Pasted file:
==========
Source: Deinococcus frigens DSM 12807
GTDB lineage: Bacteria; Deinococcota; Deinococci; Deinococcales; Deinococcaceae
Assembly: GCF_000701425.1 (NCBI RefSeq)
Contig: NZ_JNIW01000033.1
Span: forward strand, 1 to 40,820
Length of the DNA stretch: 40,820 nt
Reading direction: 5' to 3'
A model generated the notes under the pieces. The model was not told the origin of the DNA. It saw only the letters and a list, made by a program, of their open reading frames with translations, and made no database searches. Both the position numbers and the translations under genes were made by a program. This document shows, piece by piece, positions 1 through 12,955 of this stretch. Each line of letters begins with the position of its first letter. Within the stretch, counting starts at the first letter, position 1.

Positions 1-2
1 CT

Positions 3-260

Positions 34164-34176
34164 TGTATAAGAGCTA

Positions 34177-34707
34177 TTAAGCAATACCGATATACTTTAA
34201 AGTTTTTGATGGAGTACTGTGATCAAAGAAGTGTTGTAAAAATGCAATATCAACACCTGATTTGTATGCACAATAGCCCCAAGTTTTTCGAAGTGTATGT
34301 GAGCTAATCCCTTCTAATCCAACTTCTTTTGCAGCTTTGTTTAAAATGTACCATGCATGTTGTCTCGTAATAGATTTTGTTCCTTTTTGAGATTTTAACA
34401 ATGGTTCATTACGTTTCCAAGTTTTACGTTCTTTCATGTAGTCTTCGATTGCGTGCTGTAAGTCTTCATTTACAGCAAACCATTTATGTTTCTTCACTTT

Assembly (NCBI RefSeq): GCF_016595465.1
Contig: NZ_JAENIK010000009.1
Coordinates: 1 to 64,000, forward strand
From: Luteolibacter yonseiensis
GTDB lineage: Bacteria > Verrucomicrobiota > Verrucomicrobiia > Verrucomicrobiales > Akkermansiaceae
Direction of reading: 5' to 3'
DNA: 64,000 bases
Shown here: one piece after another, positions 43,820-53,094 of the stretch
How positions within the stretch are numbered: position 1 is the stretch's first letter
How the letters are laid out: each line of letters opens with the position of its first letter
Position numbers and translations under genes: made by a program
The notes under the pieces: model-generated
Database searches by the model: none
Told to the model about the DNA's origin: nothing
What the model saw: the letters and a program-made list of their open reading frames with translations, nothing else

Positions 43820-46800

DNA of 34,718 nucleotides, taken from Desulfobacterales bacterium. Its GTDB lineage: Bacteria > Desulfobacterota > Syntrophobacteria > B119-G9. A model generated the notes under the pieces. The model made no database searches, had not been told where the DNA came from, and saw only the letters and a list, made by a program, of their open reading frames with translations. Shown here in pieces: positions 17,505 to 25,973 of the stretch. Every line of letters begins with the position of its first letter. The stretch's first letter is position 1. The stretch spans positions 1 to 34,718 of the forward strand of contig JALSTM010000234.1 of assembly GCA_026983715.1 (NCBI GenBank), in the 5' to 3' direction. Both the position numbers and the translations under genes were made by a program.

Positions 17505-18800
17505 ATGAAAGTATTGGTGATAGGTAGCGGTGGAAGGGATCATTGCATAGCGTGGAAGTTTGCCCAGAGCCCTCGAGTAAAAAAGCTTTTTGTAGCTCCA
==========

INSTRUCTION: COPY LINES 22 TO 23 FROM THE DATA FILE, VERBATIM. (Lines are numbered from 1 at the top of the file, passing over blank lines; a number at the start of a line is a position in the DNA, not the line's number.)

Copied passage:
From: Luteolibacter yonseiensis
GTDB lineage: Bacteria > Verrucomicrobiota > Verrucomicrobiia > Verrucomicrobiales > Akkermansiaceae